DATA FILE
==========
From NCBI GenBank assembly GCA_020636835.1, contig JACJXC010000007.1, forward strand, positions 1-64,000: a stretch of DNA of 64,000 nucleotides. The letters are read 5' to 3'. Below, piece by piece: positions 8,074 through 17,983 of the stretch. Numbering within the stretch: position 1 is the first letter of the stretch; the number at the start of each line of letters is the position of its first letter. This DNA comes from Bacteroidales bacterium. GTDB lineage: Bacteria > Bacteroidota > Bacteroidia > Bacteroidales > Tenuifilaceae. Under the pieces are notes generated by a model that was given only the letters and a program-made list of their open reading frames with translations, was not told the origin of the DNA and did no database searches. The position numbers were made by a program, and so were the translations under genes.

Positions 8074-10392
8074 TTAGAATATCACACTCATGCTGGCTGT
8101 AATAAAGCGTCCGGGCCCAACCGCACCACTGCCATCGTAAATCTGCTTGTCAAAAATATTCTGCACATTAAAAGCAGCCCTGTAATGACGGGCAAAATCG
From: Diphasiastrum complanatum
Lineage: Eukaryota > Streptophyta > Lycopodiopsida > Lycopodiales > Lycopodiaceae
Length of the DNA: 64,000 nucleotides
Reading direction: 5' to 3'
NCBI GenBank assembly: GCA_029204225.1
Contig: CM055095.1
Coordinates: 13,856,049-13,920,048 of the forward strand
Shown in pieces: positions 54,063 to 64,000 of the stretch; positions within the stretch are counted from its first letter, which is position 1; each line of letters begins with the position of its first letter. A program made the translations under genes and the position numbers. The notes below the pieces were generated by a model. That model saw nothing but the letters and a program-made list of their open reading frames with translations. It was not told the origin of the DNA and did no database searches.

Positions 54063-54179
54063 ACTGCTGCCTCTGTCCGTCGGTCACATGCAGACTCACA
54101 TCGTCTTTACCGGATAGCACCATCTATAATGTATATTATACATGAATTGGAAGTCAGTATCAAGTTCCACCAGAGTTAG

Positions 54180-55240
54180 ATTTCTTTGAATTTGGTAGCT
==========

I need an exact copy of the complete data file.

From NCBI GenBank assembly GCA_020636835.1, contig JACJXC010000007.1, forward strand, positions 1-64,000: a stretch of DNA of 64,000 nucleotides. The letters are read 5' to 3'. Below, piece by piece: positions 8,074 through 17,983 of the stretch. Numbering within the stretch: position 1 is the first letter of the stretch; the number at the start of each line of letters is the position of its first letter. This DNA comes from Bacteroidales bacterium. GTDB lineage: Bacteria > Bacteroidota > Bacteroidia > Bacteroidales > Tenuifilaceae. Under the pieces are notes generated by a model that was given only the letters and a program-made list of their open reading frames with translations, was not told the origin of the DNA and did no database searches. The position numbers were made by a program, and so were the translations under genes.

Positions 8074-10392
8074 TTAGAATATCACACTCATGCTGGCTGT
8101 AATAAAGCGTCCGGGCCCAACCGCACCACTGCCATCGTAAATCTGCTTGTCAAAAATATTCTGCACATTAAAAGCAGCCCTGTAATGACGGGCAAAATCG
From: Diphasiastrum complanatum
Lineage: Eukaryota > Streptophyta > Lycopodiopsida > Lycopodiales > Lycopodiaceae
Length of the DNA: 64,000 nucleotides
Reading direction: 5' to 3'
NCBI GenBank assembly: GCA_029204225.1
Contig: CM055095.1
Coordinates: 13,856,049-13,920,048 of the forward strand
Shown in pieces: positions 54,063 to 64,000 of the stretch; positions within the stretch are counted from its first letter, which is position 1; each line of letters begins with the position of its first letter. A program made the translations under genes and the position numbers. The notes below the pieces were generated by a model. That model saw nothing but the letters and a program-made list of their open reading frames with translations. It was not told the origin of the DNA and did no database searches.

Positions 54063-54179
54063 ACTGCTGCCTCTGTCCGTCGGTCACATGCAGACTCACA
54101 TCGTCTTTACCGGATAGCACCATCTATAATGTATATTATACATGAATTGGAAGTCAGTATCAAGTTCCACCAGAGTTAG

Positions 54180-55240
54180 ATTTCTTTGAATTTGGTAGCT